Sanctuary for Barred Owl Journal

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Sanctuary for  Barred Beauty

From its beginnings as a seed, through its life as seedling, sapling, and then full-grown tree, a mature Sugar Maple (Acer sacchurum) in the mixed hardwood forests of the Northeast will often represent 100 or more years of growth.  In those years, the Maple will have found itself an important component in different parts of the forest, beginning on the forest floor, moving through understory growth shaded by larger trees, and then growing to become part of the canopy of the forest, shading the smaller trees and plants around it.  Almost every part of a Maple provides food to the animals of the forest- the bark, the buds, flowers, seeds, and small twigs are eaten by deer and moose, rabbits, squirrels, mice and birds- while the leaves and seed stalks are often used nesting material.  The Maple also provides shelter for the forest animals, in and among its branches and in cavities around its roots.  When the Maple suffers an injury and its bark cracks-through frost, lightning, logging, or disease, the inner wood begins to rot while the roots may be undamaged and the vital sapwood just below the bark can continue to supply water and nutrients throughout the tree.  Over time, the heartwood will continue to rot, but the Maple may be able to live and grow for many years.  Now the Maple offers another kind of shelter to the forest animals by providing a sanctuary in the space of its hollowed heart.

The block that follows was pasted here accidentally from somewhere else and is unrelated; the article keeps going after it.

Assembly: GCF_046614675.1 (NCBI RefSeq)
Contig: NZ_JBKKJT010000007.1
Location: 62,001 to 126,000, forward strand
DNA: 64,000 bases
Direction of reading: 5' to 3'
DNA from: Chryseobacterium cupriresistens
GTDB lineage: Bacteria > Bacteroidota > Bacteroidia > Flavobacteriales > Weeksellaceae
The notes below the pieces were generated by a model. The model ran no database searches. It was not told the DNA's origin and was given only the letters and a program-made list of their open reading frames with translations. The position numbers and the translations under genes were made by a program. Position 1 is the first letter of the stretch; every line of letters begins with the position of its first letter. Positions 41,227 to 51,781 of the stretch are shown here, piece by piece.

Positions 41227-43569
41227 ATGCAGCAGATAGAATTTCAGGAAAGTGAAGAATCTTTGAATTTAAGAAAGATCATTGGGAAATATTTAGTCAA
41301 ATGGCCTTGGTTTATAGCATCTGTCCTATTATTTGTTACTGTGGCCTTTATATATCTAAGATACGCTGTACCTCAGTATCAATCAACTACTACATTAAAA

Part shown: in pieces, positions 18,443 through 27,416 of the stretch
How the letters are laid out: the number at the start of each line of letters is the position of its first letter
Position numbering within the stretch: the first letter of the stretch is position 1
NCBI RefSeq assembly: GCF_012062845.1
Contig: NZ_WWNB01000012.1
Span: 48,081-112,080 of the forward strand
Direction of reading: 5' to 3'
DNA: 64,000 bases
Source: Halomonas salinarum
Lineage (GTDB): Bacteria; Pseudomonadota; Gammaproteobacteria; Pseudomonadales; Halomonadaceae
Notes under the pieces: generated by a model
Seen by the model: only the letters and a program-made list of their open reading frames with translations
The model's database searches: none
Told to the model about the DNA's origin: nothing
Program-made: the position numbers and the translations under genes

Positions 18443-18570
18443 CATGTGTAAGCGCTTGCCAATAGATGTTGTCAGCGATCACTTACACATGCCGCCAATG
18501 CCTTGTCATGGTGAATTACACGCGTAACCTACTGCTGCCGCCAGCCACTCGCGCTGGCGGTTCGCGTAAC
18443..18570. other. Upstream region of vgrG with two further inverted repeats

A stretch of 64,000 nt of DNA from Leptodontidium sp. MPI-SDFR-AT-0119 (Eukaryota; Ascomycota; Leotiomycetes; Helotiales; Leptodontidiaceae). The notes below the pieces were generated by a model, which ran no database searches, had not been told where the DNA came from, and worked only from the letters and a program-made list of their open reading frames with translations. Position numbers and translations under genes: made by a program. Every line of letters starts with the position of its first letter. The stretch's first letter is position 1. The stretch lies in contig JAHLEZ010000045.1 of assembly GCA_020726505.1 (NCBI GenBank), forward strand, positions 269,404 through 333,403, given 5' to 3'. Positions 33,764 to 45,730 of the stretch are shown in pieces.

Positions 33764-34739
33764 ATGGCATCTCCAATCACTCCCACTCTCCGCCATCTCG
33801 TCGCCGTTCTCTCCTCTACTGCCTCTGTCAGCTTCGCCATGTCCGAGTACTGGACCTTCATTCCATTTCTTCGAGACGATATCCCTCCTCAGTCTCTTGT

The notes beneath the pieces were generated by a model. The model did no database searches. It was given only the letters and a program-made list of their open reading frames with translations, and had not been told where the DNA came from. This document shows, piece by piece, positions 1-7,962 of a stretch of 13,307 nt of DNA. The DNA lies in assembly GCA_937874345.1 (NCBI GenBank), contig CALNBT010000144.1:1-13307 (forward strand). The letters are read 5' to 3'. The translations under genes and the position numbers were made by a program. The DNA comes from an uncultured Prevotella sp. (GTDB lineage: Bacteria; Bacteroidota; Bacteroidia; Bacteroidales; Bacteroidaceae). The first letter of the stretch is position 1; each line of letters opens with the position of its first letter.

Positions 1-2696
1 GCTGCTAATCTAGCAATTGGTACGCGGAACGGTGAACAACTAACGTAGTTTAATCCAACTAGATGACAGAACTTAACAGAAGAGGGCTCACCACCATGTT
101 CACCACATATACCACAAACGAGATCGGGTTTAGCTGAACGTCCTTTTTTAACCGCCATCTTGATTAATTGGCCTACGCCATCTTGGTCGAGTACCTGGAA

Barred Owls (Strix varia) are year-long residents of forests and woodlands.  Their familiar songs are heard both night and day as they call among each other, a loud resonant Hoo hoo too-hoo, which may sound to some like who cooks for you, who cooks for you all?  Barred Owls hunt primarily at night with a near silent flight.  In many cultures, owls are seen as magical, or part of the spirit world, imbued with great wisdom and guardianship because of their active life within darkness and their vigilance throughout the night.  Barred Owls choose natural tree hollows and openings as preferred nest sites where they find refuge from larger owls and hawks that would prey on their eggs, nestlings, and occasionally adults.  Barred Owls spend much of the year alone however they will mate for life and and will keep and maintain a single nest site in the same tree for many years.
artwork by Susan Bull Riley © 2010 
text by Gigi Marks
Tags: birds, botanicals,